How Often Do You Need a TB Test?
Tuberculosis (TB) is a contagious, infectious disease that affects the lungs and spreads through tiny droplets when an infected person sneezes, coughs, or talks. An estimated one-quarter of the population will become infected with TB, and of those infected, 5 to 10 percent develop active TB at some point in their lifetime. Because TB is highly transmissible, employers should offer routine TB screening and testing for their employees, especially in larger industries, to prevent transmission of this potentially fatal disease.
What is a TB Test?
To check for the presence of Mycobacterium Tuberculosis, the name for TB bacteria, both TB skin tests and TB blood tests are available.
These TB tests do not verify if a positive test is an active or latent TB infection, and further TB screening might be required. In addition to a TB PPD skin test or blood test, screening may include a chest x-ray, a questionnaire of signs and symptoms, and a sputum sample.
Active vs. Latent TB
Active TB is contagious and causes infections, mainly in the lungs. Sometimes, TB affects other areas of the body as well.
Latent TB is not contagious, and people with latent TB do not experience symptoms and cannot transmit the bacteria to another person. People with latent TB may eventually develop active TB.
TB is treatable with early diagnosis and the proper medication, so early detection is crucial.
Different types of TB tests
There are two types of TB tests: TB skin and blood tests. Healthcare professionals administer both tests. The TB skin test requires a follow-up visit to assess the result. Blood tests are sent to a laboratory for analysis and require no follow-up appointments.
PPD TB Skin Test
For TB skin testing, a small number of TB proteins are injected under the top layer of skin on the arm. The proteins used are called purified protein derivatives (PPD), so TB skin tests are also referred to as PPD tests.
The skin reacts to these proteins for someone previously exposed to TB, forming a solid red bump at the injection site within about two days from receiving the injection.
A positive PPD skin test cannot determine how long an individual has had TB or if the TB infection is inactive (not transmissible) or active (contagious).
Occupational health services in many industries offer a series of two PPD skin tests, with the second test taken 7-21 days after initial TB screening. Employees with a previous positive TB test, new hires, and new employees without a documented TB test should receive two skin tests to rule out a false positive TB test.
TB Blood Test
A TB blood test is also known as IGRA (interferon-gamma-release assay) and uses blood to test for the presence of Mycobacterium Tuberculosis. Like PPD TB skin tests, TB blood tests do not determine whether the bacteria are active or inactive.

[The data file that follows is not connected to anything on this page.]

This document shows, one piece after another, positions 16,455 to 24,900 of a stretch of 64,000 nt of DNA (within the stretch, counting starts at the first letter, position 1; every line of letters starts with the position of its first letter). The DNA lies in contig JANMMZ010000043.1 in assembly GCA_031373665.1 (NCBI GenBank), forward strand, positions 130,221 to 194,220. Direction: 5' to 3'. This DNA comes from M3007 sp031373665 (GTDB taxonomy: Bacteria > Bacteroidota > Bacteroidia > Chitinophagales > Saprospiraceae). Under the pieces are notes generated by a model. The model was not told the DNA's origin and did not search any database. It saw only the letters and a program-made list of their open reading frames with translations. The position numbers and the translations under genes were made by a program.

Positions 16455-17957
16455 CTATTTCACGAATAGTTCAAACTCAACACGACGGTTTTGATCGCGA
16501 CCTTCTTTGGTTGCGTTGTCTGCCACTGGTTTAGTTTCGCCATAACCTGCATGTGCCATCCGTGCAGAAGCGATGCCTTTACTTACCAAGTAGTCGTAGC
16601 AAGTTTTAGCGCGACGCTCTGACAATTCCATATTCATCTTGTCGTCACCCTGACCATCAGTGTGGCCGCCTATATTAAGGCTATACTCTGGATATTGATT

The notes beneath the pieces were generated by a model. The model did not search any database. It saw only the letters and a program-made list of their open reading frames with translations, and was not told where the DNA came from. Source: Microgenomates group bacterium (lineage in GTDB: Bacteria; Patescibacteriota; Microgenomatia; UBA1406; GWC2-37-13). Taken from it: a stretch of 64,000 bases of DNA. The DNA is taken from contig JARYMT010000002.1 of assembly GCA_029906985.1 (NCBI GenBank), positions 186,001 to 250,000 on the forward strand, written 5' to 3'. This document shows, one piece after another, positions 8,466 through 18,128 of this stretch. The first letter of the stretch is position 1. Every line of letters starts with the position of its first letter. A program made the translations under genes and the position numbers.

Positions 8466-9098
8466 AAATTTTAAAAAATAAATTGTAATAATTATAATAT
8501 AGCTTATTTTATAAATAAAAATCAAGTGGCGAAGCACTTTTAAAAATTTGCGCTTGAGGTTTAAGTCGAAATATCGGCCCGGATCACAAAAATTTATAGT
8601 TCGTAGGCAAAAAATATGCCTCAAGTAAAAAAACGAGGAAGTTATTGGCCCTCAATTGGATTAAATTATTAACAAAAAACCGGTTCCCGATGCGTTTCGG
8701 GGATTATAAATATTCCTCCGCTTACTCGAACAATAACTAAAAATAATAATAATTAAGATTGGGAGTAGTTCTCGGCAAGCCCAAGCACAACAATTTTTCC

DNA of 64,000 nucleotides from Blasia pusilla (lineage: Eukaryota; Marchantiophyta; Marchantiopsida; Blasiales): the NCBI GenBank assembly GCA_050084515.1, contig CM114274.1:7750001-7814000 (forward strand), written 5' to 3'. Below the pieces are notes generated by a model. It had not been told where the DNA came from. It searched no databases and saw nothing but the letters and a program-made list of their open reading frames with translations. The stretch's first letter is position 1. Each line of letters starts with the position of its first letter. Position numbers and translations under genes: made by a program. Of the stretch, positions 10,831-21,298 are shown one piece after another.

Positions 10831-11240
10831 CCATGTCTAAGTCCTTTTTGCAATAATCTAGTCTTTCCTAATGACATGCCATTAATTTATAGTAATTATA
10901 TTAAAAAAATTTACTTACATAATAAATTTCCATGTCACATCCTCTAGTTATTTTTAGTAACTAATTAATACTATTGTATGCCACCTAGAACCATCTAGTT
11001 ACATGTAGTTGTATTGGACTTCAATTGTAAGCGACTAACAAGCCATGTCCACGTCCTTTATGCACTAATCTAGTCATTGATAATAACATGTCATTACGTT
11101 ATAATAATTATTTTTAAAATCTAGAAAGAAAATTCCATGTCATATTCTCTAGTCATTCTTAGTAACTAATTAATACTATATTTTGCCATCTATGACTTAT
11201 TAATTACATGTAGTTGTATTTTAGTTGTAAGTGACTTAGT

Two FDA-approved TB blood tests are the QuantiFERON® -TB Gold Plus and the T-Spot®.TB test (T-Spot test). These blood tests do not require follow-up visits for negative results.
Frequently Asked Questions
What Are the Symptoms of Active TB?
Active TB is highly contagious, generally attacking the lungs and sometimes other organs in the body. TB symptoms include cough, fever, night sweats, weight loss, coughing up blood, and chest pain.
How Often Should You Have a TB Test?
Large industries, such as healthcare, should test new hires for TB. Employers must immediately report positive TB test results to the local health department, and treatment for latent TB infections is encouraged. Annual TB screening is not necessary except for in cases of known exposures or ongoing transmission.
Repeat TB tests would not cause harm unless the employee reacted negatively to the TB skin test.
The CDC recommends that healthcare facilities consider annual TB screening for healthcare workers like physicians and respiratory therapists, who are at increased risk for TB exposure, and employers who work in areas where TB transmission has previously occurred, like the emergency department. TB screening includes a physical exam and screening for symptoms of TB (cough lasting more than three weeks, unexplained weight loss, night sweats, fever).
Who Should Get a TB Test?
Do Employers Require TB Tests?
The employer decides to participate or not participate in TB screening. However, OSHA requires certain employers to make TB testing available to their employees. Industries that must offer TB testing include healthcare facilities, correctional facilities, and other large industries where employees “share the air” and TB could be transmitted.
Where and How Can I Get a TB Test?
TB testing is obtained at a clinic or through workplace occupational health services. Skin tests are performed on-site, with a follow-up visit. For TB blood tests like the QuantiFERON-TB Gold Plus and the T-Spot test, a lab analyzes the results.
Health Street partners with occupational services, providing a single blood draw at one of our clinics, with no follow-up visit necessary.